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Posted 27 September 2014 - 04:18 PM

Here's a repost. 19th century classical music. Erik Satie's Gnossienne #1.

http://youtu.be/pb0ye0Gs_Bs

Sorry, I'm using my wife's iPad today and don't immediately see a way to make that link active. Maybe I'll fix it next time I'm on my Mac.

#27 Wolf Molkentin

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Posted 27 September 2014 - 04:37 PM

the link works David - good choice for going "classical" with the concertina!



#28 Tootler

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Posted 27 September 2014 - 05:15 PM

A nice one Geoff, and you really give it a Renaissance feel with your restraining and strict chording...

 

Welcome to the self-accompanied song - department here with this successful debut!

 

And as to my own instrumental contrib, thank you very much for the kind words Jim, Sarah, and Brandon (looking forward  to listening to your duet!), very glad it's appealing to you!

 

Best - Wolf

Very tardy of me but thanks for your kind comments, Wolf.



#29 adrian brown

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Posted 28 September 2014 - 05:11 AM

Thanks for your nice comments guys, glad you like it! I actually have another "classical" piece I can share here, recorded during one of our concerts earlier this year. It's a set of variations on the tune "The Queen's Almain" which was one the 16th century's "greatest hits". Although it's rather too early a piece to speak of a basso continuo, playing the lowest lines on the concertina, certainly gives it that feel. It's one of the only pieces in our repetoire I've not been able to play standing up, since the bass lines at the end are just too awkward to feel comfortable. We've recently recorded it for our new CD, which will be out in December.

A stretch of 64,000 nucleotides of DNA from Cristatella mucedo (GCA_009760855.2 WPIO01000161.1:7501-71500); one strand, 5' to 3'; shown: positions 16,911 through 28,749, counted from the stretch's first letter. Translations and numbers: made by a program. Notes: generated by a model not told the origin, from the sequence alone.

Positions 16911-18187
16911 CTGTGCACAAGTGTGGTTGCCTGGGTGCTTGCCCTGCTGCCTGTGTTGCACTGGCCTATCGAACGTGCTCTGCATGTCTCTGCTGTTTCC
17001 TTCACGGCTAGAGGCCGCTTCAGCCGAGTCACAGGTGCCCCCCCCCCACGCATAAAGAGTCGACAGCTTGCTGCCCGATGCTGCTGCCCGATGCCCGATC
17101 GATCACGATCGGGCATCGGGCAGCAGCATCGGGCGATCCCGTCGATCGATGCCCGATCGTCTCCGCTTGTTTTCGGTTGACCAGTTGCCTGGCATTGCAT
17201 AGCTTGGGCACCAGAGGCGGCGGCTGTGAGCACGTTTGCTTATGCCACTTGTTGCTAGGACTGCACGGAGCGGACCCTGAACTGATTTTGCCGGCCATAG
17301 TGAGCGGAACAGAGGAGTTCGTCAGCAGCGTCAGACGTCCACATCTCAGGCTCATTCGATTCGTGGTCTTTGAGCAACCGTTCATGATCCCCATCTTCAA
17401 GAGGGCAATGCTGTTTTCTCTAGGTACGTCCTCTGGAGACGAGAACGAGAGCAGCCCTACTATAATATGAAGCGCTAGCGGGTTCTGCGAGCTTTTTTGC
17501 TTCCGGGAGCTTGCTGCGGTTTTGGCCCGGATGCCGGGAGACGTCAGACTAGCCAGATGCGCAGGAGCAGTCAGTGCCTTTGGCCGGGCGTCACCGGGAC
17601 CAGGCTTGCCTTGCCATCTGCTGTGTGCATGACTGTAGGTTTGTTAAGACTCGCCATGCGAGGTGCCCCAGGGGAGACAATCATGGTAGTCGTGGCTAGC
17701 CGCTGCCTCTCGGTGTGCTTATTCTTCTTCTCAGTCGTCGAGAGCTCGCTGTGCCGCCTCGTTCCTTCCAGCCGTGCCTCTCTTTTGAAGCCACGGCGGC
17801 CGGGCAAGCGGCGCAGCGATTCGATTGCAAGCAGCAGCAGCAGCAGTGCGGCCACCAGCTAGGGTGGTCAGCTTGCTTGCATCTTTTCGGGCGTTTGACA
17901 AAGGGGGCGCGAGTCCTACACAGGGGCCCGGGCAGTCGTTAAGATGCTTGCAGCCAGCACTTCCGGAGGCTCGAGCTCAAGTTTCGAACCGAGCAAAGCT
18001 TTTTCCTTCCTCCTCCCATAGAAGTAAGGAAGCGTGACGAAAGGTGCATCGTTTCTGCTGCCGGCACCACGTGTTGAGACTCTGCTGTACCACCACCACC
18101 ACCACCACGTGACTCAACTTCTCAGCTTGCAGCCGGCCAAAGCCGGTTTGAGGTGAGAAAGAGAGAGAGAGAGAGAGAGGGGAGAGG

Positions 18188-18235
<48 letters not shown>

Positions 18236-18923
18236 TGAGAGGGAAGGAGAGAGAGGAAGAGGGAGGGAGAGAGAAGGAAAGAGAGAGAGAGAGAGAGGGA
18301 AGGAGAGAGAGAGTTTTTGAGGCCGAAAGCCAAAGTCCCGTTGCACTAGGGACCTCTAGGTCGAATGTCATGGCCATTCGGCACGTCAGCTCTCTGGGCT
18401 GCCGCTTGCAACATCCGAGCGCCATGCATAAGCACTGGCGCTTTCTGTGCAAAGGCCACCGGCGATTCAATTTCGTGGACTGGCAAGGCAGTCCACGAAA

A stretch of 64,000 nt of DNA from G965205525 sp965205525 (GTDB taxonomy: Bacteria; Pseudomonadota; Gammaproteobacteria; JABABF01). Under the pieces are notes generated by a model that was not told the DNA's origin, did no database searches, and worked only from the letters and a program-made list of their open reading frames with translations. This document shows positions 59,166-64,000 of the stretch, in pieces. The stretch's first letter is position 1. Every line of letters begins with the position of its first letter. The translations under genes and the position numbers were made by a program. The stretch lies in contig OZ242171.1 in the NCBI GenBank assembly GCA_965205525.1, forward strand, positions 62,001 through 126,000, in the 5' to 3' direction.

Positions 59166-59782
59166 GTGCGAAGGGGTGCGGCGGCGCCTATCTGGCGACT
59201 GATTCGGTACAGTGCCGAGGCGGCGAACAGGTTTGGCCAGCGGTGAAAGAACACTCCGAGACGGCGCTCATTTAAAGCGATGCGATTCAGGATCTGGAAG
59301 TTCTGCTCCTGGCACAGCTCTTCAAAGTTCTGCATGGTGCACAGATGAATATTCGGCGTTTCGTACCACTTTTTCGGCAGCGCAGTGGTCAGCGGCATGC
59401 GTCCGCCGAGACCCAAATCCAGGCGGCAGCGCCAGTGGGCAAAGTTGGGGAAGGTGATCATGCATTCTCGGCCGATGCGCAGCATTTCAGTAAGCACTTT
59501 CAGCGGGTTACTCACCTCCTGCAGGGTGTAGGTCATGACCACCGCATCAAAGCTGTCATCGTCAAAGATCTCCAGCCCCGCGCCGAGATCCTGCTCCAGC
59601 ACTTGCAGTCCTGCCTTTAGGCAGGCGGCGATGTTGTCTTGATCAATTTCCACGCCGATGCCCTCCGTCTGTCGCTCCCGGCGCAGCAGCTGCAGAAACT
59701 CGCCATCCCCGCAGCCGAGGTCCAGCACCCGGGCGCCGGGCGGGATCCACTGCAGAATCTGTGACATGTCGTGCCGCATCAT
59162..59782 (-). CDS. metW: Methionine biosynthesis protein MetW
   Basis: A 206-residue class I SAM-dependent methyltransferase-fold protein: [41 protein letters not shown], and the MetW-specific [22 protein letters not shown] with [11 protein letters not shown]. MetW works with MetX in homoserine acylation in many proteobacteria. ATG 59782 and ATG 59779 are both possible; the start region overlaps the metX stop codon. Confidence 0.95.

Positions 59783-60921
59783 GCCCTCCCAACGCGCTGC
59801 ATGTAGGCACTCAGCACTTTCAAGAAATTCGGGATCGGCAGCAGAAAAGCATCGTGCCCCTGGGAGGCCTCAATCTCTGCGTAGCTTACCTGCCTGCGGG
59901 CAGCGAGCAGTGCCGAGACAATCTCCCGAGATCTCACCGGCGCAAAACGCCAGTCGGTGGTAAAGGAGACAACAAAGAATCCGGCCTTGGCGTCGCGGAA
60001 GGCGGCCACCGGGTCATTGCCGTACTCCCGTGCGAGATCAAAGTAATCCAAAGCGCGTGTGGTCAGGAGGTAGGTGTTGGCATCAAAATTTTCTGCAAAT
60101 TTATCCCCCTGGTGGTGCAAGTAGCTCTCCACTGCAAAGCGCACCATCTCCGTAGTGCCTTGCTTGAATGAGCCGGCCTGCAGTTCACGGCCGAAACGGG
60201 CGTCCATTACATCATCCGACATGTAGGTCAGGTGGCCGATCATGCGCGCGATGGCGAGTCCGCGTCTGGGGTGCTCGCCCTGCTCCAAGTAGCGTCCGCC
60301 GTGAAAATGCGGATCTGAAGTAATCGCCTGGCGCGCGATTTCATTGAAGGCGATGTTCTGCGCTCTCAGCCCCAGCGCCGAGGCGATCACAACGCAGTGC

Adrian



#30 Wolf Molkentin

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Posted 28 September 2014 - 05:48 AM

Delightful Adrian! Looking forward to the release of your new CD...



#31 brandon

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Posted 28 September 2014 - 07:37 AM

Here's a repost. 19th century classical music. Erik Satie's Gnossienne #1.
 

 

David, this is a lovely and mesmerizing piece. Do you have the dots available? I'd love to add it to the list of 'try this' for my EC and maybe post my version here next September...

 

Adrian - the 2 pieces are great examples of different approaches to the role of the instrument. I enjoy hearing examples of how people make concertinas fit into small ensembles. I'd also like to learn Lully at some point - are the dots available for this one?

 

Brandon



#32 sqzbxr

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Posted 28 September 2014 - 08:42 AM

Brandon, score is available for viewing or download here:

 

http://imslp.org/wik...s_(Satie,_Erik)



#33 David Barnert